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Troutdale council should release unabridged report

Troutdale Mayor Jim Kight should resign his position. We made that point in an editorial in the Aug. 10 edition of The Outlook. That position is unchanged. Because the City Council has voted 6-0 in favor of calling for his resignation, The Outlook is convinced that Kight has nothing to gain by finishing the final few months of his term.

We feel just as strongly that the people of Troutdale deserve a mayor and city council that work well together. The divisiveness between the mayor and council can only cause harm and interfere with real progress.

What is beginning to become clear is that Kight is more concerned about keeping what he has, rather than doing what’s in the best interests of his constituents.

The dominoes have begun to fall: A vote of no confidence by the council, the local newspaper calling for his resignation, and little, if anything, from the general public that would show an undercurrent of support for his continued service as mayor.

We wonder how far down the rabbit hole Kight plans to take the city of Troutdale in his effort to retain a seat that he likely will lose in the November election.

The one thing that could go a long way toward pushing public opinion in one direction or the other is the one thing that has eluded everyone except for the Troutdale City Council and the city attorney.

The Outlook has tried and failed to gain access to an unabridged investigation report commissioned by the elected City Council. The end result is the public is being denied access to the full story. The public paid a private investigator to look into the series of events that led to the city approving the permits for the structure that violates city code on property owned by Mayor Kight.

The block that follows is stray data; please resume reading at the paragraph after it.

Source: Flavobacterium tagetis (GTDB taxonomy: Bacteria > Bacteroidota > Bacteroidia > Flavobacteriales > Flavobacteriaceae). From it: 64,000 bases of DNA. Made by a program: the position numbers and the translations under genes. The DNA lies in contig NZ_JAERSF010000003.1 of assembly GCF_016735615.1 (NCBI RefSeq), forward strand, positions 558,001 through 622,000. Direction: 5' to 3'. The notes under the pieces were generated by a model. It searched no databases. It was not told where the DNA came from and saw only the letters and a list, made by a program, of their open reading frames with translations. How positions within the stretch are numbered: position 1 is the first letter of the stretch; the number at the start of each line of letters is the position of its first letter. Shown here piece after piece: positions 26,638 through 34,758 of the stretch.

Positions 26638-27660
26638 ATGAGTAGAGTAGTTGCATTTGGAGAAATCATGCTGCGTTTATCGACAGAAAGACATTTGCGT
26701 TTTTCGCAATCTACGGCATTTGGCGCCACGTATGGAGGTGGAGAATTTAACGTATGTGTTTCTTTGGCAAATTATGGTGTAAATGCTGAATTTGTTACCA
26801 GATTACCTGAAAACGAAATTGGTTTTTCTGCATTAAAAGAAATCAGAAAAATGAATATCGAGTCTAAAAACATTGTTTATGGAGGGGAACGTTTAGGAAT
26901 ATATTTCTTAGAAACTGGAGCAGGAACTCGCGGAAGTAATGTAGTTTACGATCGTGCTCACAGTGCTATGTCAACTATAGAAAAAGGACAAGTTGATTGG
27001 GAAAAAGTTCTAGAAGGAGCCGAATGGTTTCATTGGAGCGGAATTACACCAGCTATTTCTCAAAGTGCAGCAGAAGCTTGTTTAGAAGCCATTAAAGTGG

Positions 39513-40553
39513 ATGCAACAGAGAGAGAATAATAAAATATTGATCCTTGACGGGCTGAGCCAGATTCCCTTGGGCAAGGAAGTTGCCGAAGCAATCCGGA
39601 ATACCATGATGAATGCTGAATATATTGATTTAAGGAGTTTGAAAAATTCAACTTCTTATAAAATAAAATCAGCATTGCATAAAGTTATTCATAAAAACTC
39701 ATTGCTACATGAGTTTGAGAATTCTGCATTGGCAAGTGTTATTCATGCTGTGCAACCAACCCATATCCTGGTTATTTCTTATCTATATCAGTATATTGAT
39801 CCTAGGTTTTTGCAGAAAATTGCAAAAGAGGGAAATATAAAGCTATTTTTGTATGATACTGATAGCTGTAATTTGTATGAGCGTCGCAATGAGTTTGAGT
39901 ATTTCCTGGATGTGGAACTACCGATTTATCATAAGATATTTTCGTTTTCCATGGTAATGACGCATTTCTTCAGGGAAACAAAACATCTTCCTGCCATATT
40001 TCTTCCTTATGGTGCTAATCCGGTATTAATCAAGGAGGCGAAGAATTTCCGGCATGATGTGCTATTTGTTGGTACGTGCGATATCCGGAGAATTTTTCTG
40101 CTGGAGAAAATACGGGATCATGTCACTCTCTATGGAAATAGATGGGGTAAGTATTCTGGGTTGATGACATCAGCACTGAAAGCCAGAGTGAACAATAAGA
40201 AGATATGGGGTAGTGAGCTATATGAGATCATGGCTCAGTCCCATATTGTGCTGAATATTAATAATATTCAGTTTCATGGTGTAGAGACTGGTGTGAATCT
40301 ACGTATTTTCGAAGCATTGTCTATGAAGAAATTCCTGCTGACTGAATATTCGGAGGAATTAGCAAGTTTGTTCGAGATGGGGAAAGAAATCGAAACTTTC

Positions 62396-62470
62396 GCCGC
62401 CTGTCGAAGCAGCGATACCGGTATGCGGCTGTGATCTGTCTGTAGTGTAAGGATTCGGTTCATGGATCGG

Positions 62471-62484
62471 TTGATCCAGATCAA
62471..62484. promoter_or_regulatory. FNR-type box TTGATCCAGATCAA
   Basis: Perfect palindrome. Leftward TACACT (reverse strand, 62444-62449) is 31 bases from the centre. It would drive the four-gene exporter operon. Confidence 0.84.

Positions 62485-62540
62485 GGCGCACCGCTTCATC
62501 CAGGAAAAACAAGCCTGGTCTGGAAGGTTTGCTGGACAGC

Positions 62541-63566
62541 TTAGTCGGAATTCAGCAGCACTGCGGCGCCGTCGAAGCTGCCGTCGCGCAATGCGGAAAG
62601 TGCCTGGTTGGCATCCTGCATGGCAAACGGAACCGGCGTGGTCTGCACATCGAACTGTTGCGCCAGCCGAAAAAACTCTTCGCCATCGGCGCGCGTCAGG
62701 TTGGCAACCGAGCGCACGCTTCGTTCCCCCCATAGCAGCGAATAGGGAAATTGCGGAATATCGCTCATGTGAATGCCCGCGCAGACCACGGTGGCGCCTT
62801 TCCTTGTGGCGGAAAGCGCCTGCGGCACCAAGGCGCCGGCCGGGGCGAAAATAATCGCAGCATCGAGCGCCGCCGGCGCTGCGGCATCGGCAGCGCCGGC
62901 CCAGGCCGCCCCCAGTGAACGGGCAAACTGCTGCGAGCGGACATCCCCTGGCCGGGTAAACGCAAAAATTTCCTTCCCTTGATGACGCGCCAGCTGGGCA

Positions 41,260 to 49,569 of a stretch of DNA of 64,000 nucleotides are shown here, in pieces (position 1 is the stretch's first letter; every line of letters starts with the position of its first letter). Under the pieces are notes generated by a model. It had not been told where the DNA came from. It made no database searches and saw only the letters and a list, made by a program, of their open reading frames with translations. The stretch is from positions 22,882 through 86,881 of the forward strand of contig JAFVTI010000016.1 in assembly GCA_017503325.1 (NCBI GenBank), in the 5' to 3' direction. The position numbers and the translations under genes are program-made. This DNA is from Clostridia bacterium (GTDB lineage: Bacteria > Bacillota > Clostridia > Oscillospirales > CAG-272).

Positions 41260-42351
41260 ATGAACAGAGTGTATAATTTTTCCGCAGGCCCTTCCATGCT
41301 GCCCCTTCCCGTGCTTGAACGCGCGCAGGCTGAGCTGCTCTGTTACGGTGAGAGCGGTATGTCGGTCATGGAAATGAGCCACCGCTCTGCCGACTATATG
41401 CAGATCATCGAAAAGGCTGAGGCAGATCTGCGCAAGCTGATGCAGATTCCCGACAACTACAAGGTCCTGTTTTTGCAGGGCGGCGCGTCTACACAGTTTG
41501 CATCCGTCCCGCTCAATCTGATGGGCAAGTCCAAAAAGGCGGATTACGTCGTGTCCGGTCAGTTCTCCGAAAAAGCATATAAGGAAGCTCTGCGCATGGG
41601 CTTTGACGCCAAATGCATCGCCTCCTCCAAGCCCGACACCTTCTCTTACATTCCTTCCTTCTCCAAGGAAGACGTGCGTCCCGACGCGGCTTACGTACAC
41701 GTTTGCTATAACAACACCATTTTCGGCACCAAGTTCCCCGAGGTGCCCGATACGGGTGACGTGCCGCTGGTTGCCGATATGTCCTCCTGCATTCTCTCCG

We’ve been told the unabridged document contains opinions and recommendations that have been removed from the final public document. The unabridged report is 95 pages, while what was released to the public is a mere 18 pages. The City Council says Troutdale residents don’t need to know what’s on the remaining 77 pages. Troutdale residents did not pay for a sanitized version of history. Nor should they be content with knowing their council does not trust them to separate facts from opinions and conclusions.

The good people of Troutdale deserve to know the whole story, which will help them arrive at their own conclusions about who is right, who is wrong, and who should resign, or who they should vote for.

Oregon public records law originally was put in place to ensure government transparency. But in recent years, the law has become more of a tool to prohibit the release of information. Government entities in Oregon now find it simple to use exceptions contained in the law to withhold just about anything they want to keep quiet.

That constitutes a miscarriage of the law’s original intent, and which is being perpetuated in this case by the Troutdale City Council’s choice to muzzle vital information. The Outlook calls upon the Troutdale City Council to do the right thing by releasing the unfiltered document. If the council has nothing to hide, then it should not fear a full airing of the investigation documents.




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